The World Evangelical Alliance (WEA) is coordinating relief work with Christians on both sides of the Israel-Gaza border.
The outbreak of war between Israel and Hamas has produced horrible levels of human tragedy, with no end in sight. Many of the world’s 600 million evangelical Christians have wanted to help, but their response has been complicated by divided loyalties, with many Christians on both sides of the war-ravaged border and intensely held political views on each side.
Amidst this unfolding disaster, the world’s largest evangelical Christian organization has come forward with a balanced, strategic solution that incorporates prayer and action and reflects Christ’s love for all people: send aid to the needy in both Gaza and southern Israel, through their excellent on-the-ground connections in both locations.
The World Evangelical Alliance is best known for unifying the global evangelical community and giving it a voice at the United Nations on religious freedom issues and in relations with other major religious bodies. But WEA also has an impressive track record of aiding war-torn areas effectively. After Russia invaded Ukraine, the WEA raised funds globally and channeled them through local contacts in Ukraine and neighboring nations to which Ukrainians were fleeing. It also gained rare permission to provide humanitarian assistance in Russian-occupied Crimea.
Now the WEA is drawing on its strong global networks and its emergency relief capacities to deliver humanitarian aid through trusted local partners to those who most need it in Gaza and Israel.
Sustaining the Faithful in Gaza
On the Gaza side of the conflict, the WEA is partnering with the Middle East and North Africa (MENA) regional evangelical alliance, which has extensive connections with local relief activities. The main goal is to restore the Baptist Hospital, which was hit by an air strike on Oct. 17, resulting in hundreds of deaths.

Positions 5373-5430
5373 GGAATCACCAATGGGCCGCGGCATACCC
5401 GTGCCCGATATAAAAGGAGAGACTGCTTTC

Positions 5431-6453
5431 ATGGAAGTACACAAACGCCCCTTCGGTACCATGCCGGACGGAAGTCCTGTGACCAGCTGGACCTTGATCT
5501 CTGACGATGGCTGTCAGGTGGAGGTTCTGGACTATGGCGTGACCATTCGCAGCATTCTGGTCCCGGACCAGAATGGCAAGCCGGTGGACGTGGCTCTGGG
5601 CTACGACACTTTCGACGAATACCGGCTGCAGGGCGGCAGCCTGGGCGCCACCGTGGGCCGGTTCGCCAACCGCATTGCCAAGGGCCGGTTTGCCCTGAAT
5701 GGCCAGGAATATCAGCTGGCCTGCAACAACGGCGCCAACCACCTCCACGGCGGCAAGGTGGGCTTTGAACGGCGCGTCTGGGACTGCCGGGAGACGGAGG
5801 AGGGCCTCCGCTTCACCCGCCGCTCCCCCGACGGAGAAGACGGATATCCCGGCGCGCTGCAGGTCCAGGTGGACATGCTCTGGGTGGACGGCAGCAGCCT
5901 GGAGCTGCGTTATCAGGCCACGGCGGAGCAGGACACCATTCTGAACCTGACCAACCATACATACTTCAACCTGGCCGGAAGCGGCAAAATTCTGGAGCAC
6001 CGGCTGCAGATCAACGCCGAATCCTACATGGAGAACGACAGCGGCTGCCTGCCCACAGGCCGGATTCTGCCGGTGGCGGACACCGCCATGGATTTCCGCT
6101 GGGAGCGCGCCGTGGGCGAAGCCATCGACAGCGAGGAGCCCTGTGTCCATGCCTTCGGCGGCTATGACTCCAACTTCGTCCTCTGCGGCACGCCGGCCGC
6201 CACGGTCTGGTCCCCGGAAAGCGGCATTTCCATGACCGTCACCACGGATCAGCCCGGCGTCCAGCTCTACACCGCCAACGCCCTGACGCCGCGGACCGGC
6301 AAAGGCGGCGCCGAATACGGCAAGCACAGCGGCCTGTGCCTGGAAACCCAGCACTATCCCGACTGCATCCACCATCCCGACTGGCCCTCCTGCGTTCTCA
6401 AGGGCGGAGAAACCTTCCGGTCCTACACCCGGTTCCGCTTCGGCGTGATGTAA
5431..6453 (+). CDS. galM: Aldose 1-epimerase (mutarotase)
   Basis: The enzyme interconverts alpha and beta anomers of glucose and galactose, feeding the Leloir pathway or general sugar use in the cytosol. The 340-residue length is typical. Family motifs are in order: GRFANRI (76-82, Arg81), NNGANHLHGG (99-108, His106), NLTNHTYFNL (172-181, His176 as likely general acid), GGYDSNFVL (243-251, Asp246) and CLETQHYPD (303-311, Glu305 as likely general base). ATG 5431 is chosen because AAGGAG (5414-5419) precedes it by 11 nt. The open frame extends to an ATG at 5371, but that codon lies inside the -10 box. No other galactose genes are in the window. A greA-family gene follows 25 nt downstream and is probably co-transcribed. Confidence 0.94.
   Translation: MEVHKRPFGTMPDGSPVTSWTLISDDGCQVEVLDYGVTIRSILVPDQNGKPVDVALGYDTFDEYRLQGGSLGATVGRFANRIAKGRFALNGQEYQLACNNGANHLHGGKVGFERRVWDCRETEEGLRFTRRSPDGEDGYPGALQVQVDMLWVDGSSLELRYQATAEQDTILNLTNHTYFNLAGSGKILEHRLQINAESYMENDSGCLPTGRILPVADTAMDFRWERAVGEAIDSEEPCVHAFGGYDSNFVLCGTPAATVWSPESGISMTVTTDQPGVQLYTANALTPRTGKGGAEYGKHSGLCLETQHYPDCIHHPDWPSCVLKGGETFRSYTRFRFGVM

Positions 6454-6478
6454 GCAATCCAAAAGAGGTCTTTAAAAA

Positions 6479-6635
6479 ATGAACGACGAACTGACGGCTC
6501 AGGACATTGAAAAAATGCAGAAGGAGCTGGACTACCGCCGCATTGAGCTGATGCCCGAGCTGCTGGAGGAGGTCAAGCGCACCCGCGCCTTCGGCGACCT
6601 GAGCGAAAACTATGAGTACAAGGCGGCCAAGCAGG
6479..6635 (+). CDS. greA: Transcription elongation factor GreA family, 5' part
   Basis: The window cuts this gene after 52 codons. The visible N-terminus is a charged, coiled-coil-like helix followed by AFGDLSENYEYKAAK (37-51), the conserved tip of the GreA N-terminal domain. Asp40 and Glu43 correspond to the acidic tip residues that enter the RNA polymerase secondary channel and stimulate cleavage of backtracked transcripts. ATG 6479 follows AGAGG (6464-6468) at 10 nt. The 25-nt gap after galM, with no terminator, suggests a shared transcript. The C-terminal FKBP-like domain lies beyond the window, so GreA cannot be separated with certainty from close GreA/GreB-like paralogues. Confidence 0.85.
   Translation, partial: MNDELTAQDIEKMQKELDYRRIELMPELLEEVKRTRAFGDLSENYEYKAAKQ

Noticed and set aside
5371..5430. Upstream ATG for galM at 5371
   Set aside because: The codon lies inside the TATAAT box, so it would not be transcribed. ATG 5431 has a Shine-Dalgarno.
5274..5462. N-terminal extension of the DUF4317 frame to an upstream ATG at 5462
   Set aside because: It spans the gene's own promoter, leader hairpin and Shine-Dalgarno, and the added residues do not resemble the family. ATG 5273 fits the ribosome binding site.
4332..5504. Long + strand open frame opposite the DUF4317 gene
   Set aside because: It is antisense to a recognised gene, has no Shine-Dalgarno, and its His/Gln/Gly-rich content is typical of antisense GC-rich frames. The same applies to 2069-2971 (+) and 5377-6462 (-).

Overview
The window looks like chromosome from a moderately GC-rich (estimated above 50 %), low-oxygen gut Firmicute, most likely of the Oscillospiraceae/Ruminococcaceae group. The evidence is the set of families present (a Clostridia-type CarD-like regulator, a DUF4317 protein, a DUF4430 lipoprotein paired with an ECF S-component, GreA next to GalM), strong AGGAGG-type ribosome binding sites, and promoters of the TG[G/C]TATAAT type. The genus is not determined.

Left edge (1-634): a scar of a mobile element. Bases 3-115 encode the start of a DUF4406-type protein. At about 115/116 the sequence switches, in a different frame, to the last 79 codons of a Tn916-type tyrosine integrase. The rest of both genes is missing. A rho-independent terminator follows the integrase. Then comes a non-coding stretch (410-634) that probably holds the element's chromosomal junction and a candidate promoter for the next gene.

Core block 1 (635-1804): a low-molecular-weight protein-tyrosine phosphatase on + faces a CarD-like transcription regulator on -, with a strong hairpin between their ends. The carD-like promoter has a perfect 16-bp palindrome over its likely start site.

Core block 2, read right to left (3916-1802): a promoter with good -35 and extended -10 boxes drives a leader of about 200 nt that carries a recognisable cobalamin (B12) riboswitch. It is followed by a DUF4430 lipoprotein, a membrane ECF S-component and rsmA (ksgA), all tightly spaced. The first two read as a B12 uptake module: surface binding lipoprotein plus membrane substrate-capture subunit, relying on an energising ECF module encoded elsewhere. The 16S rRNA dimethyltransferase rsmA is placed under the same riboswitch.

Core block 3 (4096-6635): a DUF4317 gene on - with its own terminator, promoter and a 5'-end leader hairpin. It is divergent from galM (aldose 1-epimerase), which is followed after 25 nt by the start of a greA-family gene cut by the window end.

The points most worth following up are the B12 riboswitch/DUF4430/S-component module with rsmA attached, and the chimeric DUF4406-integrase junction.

The MENA alliance will leverage the on-site relief capacities of the Bethlehem-based Shepherd Society, which has been assisting Palestinians in Gaza since 2007.
“This collaborative approach ensures that aid and support reach the affected communities efficiently and effectively,” said Dirk Gerlach, director of the WEA’s Crisis Response Coordination Center, who developed the plan.
The project aims to rehabilitate the x-ray facility, emergency room, and patient rooms at the Baptist Hospital, as well as to replenish medicines and medical supplies. Gerlach said the WEA and its partners also intend to provide food boxes for 3,000 families. They will also supply spiritual and psychological support through group, individual, and online counseling.
Another key to the WEA’s effectiveness is its political neutrality, which enables it to maintain harmonious relationships with both Israeli and Palestinian governments.
“In our crisis response, we work through local church structures and mobilize local church members,” Gerlach explained. “We can therefore respond immediately and have no problems of access to the victims, unlike foreign aid organizations that are at greater risk of being blocked due to perceived political motives.”